While Mueller has made clear his intention to not speak beyond what he detailed in his report, lawmakers across the aisle have said they want to question the former special counsel about some of the decisions he made during the investigation.

The Justice Department wrote a letter to Mueller on Monday about his upcoming appearance, directing the former special counsel that his testimony must be limited to the 448-page report he issued earlier this year.

The testimony, the letter stated, "must remain within the boundaries of your public report, because matters within the scope of your investigation were covered by executive privilege."

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The letter, which was sent in response to Mueller's request for guidance from the department about his testimony, was signed by Associate Deputy Attorney General Bradley Weinsheimer.

Weinsheimer also said Mueller should not testify about the redacted portions of the report, which conceal grand jury material, details on ongoing investigations, classified materials and information about uncharged third parties.

Mueller, who is now a private citizen, may wish to defy the administration's instructions and speak beyond the scope of his report. It is unclear what the Justice Department would do if he does not comply with their request, since he no longer works there.

The White House and the Justice Department do not intend to place lawyers in the room during Mueller's testimony, Politico reported Monday, noting that without a presence at the hearing, administration officials could have little recourse to prevent Mueller from going off-script and revealing details of his investigation that the White House considers off limits."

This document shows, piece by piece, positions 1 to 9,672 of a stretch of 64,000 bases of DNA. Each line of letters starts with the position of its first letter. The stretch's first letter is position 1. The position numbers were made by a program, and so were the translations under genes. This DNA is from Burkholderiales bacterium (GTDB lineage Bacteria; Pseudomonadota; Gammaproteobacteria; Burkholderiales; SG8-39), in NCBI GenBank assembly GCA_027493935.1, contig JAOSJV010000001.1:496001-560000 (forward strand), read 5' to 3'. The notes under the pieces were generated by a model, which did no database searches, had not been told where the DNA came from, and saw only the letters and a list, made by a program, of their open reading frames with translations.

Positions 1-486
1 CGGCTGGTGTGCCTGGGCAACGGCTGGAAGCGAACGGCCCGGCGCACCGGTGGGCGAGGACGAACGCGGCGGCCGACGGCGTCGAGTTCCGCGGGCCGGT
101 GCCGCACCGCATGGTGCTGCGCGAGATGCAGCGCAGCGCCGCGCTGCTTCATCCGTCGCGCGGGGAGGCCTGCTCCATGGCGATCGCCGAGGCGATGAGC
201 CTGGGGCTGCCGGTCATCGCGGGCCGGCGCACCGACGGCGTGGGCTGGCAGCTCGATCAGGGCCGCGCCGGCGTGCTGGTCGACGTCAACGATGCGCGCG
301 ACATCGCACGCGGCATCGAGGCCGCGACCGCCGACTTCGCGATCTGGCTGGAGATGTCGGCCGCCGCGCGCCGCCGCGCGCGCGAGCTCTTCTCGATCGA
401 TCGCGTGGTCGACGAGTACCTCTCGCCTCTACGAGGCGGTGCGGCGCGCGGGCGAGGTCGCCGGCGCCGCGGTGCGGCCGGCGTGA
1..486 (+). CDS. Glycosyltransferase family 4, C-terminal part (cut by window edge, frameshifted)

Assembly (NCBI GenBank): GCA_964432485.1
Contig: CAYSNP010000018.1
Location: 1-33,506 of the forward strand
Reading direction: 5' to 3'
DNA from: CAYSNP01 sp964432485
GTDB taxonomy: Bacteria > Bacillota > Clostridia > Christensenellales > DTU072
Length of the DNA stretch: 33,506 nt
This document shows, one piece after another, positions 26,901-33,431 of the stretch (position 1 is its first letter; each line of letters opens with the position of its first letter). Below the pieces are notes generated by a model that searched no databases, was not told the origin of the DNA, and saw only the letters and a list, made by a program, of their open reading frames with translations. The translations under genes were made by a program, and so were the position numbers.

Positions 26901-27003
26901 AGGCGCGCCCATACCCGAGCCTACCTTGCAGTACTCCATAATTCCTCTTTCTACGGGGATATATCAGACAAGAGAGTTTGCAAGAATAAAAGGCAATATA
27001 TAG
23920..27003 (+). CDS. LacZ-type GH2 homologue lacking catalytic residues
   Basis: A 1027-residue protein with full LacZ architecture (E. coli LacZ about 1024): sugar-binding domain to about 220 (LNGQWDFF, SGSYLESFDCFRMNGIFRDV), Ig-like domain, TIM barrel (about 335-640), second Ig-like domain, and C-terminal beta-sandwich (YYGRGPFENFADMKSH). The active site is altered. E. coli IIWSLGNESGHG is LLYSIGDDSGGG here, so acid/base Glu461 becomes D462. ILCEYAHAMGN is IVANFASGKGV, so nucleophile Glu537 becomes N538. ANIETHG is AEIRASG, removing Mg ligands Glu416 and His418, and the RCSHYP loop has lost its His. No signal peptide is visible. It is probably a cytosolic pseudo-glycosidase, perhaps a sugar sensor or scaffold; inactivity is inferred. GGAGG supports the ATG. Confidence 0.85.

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In May, Trump asserted executive privilege over the entirety of Mueller's report and the report's underlying evidence in an effort to block the House Judiciary Committee's access to the full, unredacted report.  House Democrats have argued they are entitled to view all of Mueller's investigative materials as part of their oversight and investigative authorities. The White House called the committee's demands "unlawful and reckless."

Former White House lawyer Emmet Flood warned the Justice Department in April that any material from Mueller's investigation beyond what is contained in the public version of his report is "presumptively privileged" and barred from public disclosure.

Trump will be watching. . . 

Trump is expected to monitor the hearing on Wednesday. He previously argued Monday that he won't be watching "because you can't take all those bites out of the apple," before changing his mind.

"Probably, maybe I'll see a little bit of it," he added.

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He then attempted to undermine Mueller's credibility by reviving unfounded claims that the former special counsel had conflicts of interest.

"There's a lot of conflicts he's got," Trump said of Mueller. "He wanted the job of the FBI director, he didn't get it. And we had a business relationship where I said no, and I would say that he wasn't happy." (There is no evidence that those claims are true, and Mueller refuted those claims in his report.)

Trump criticized the Democrats, saying again they cared only about the Russia investigation and neglected other responsibilities.

"They've gone off the deep end. They're not doing anything. They're not doing health care. They're not doing infrastructure. They're not lowering drug prices,” Trump said of Democrats. "All they care about is a phony investigation. They're wasting their time."

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What questions might Mueller face?

Democrats have argued that the American people deserve to hear directly from Mueller. They plan to grill Mueller on several aspects of his investigation, especially about whether he would have recommended charging Trump with obstruction of justice if he were not the president.

Republicans, meanwhile, are likely to grill Mueller about his conclusions, as well as their concerns that senior FBI officials were biased against Trump and to argue that the origins of his probe were illegitimate and politically motivated.

The Justice Department first appointed Mueller as special counsel in the 2016 election in May 2017.

 

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Shira Tarlo

Contact Shira Tarlo at shira.tarlo@salon.com. Follow @shiratarlo.